Trends in Rare Diseases. Why the “Ice Bucket Challenge” is a Cold Dash of Temporary Relief
September 1, 2014
Out of 14 different titles, Elsevier’s Cell Press has no Trends in Rare Diseases.
To be fair, there are some rare diseases mentioned in some of the existing journals. Trends in Parasitology covers diseases that are not rare at all, but are still not trendy – anyone you know affected by schistosomiasis? Nonetheless, literature on rare diseases is scarce in those parts of the world where people can casually dump ice and potable water over their heads and laugh at themselves on video.
Rare diseases are difficult to lump together. Depending on your definition of “rare” (it generally refers to a pathology affecting fewer than one person out of 2,000 or so), there are approximately seven thousand different medical conditions to consider. New entities are discovered all the time.
No wonder you haven’t heard of most of them.
Peter Frates, who along with the now sadly deceased Corey Griffinlaunched this summer’s coolest trend, will be suffering mightily from ALS by now. Pete once played professional baseball, like Lou Gehrig, who had the same disease. You have at least now heard of amyotrophic lateral sclerosis (ALS). The ice bucket challenge to raise awareness about ALS, a rare, adult-onset neurological disorder, is of some genuine benefit to people affected with any rare disease.
Matt Luke also once played professional baseball. For 11 years, he batted for the New York Yankees, the Anaheim Angels, the Cleveland Indians or the L.A. Dodgers. For more years than that, he was taunted and his parents feared for his life. Matt had a giant congenital melanocytic naevus (CMN) on his face.
One out of 20 children born with a giant CMN, sometimes called CMN syndrome, develop debilitating neurological symptoms or malignant melanoma. They can die from either. Matt underwent many reconstructive surgeries, and thereafter was subjected to snap judgements (the brilliantly original “Scarface”, among others).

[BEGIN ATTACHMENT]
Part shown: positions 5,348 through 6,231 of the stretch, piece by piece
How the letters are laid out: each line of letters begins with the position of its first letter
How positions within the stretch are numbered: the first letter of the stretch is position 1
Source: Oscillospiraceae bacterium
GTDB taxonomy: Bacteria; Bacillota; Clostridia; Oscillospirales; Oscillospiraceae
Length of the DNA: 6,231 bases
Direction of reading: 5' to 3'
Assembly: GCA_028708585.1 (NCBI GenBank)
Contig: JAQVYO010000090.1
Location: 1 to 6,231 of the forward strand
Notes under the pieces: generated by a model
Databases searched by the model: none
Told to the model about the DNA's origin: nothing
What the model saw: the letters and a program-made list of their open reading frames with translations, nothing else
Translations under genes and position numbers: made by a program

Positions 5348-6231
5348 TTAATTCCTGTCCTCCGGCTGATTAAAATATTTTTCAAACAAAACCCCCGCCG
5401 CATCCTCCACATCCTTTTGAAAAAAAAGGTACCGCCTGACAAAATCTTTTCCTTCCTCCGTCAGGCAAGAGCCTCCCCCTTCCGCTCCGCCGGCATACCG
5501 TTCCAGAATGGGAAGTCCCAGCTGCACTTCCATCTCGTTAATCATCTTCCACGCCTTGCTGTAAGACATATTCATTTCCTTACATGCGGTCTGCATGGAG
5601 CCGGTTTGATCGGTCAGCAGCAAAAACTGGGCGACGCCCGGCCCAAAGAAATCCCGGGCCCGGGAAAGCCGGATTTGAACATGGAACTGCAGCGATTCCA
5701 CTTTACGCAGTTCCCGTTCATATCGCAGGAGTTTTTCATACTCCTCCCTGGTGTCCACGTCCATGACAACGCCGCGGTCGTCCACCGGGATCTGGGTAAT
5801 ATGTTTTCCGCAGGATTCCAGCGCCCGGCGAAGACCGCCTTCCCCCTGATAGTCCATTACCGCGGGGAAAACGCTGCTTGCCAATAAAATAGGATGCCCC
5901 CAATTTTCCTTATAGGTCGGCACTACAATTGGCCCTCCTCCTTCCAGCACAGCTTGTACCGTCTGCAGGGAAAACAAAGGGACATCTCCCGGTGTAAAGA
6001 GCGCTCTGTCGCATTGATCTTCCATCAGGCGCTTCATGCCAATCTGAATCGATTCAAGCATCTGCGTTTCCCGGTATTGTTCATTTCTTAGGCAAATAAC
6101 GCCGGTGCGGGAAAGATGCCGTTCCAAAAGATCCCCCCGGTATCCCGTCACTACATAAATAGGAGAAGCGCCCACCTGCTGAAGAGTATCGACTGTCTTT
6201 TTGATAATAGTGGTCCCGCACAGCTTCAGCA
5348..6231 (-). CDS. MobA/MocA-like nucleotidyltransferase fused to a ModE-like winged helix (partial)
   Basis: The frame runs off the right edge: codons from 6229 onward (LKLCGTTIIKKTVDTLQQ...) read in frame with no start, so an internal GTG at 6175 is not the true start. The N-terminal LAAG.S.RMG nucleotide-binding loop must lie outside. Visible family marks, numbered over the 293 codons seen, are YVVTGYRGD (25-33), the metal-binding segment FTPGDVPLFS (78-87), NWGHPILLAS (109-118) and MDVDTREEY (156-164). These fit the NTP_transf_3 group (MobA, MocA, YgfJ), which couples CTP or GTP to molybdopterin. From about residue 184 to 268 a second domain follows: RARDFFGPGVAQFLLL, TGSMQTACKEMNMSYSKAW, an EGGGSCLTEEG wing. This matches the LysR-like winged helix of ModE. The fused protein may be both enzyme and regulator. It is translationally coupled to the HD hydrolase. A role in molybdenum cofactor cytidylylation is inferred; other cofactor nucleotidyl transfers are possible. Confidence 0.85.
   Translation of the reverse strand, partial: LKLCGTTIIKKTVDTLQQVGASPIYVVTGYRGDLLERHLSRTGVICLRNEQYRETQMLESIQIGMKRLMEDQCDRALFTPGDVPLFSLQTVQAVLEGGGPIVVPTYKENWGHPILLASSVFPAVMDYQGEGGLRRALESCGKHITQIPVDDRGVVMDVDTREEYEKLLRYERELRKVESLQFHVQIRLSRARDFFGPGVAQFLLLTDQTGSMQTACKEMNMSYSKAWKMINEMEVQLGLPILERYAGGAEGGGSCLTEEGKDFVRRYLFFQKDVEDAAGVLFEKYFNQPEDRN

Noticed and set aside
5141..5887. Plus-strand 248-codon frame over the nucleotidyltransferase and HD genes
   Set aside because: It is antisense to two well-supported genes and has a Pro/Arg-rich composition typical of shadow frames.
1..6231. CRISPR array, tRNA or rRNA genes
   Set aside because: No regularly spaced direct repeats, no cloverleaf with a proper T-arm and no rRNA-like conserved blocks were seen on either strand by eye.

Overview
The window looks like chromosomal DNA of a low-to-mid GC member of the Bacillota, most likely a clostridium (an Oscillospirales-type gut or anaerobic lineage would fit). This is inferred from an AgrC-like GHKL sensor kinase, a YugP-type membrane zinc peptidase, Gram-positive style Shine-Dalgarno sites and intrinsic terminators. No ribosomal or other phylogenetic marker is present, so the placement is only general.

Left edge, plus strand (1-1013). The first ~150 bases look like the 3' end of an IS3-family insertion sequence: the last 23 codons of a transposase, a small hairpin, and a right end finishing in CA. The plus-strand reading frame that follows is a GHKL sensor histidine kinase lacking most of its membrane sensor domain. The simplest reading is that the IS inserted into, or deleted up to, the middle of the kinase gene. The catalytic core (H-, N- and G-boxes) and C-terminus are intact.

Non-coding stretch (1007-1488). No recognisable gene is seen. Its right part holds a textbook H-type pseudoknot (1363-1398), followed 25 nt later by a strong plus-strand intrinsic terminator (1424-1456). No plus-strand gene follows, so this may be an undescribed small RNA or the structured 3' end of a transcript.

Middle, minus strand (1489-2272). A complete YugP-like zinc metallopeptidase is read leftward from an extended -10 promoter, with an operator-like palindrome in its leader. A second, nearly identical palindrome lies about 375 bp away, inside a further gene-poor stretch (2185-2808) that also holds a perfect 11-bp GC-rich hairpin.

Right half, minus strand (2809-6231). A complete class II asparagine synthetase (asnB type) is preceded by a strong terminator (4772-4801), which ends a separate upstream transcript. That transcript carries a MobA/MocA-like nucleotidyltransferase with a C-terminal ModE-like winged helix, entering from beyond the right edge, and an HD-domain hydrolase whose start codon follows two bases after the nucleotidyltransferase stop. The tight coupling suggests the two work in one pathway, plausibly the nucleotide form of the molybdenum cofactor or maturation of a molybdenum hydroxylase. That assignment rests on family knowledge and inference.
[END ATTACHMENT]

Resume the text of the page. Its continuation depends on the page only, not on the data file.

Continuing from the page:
Not only is he a survivor, but he is a hero to other children born with the same malformation: like Didier Montalvo from Columbia, known to much of the English-speaking world as “Turtle Boy” (in part through a Channel 4 documentary). The French Olympic medallist swimmer, Gregory Mallet, born with a large CMN on his hand and now with larger scars on his back at his graft donor sites, is also a role model.
“When people ask, I tell them I was mauled by a shark,” he laughs.
Why should you care? Because one in 20 of us is affected with a rare disease of some kind. That is, more than three million people in the UK.
Of course we biomedical scientists and our families are affected, too. This gets to be a uniquely motivating factor in wanting to redirect our research expertise into diseases that suddenly matter much, much more.
How does one reconcile such extraordinary motivation with the worldwide lack of governmental investment into most of these diseases? Or with the assertion by William MacAskill that one charity’s success takes away fromanother’s; that public goodwill is not a product of “people thinking carefully” but instead “rewarding and incentivising good marketing rather than good work” (implying that, under it all, rare diseases are not objectively the best investment for charity money)?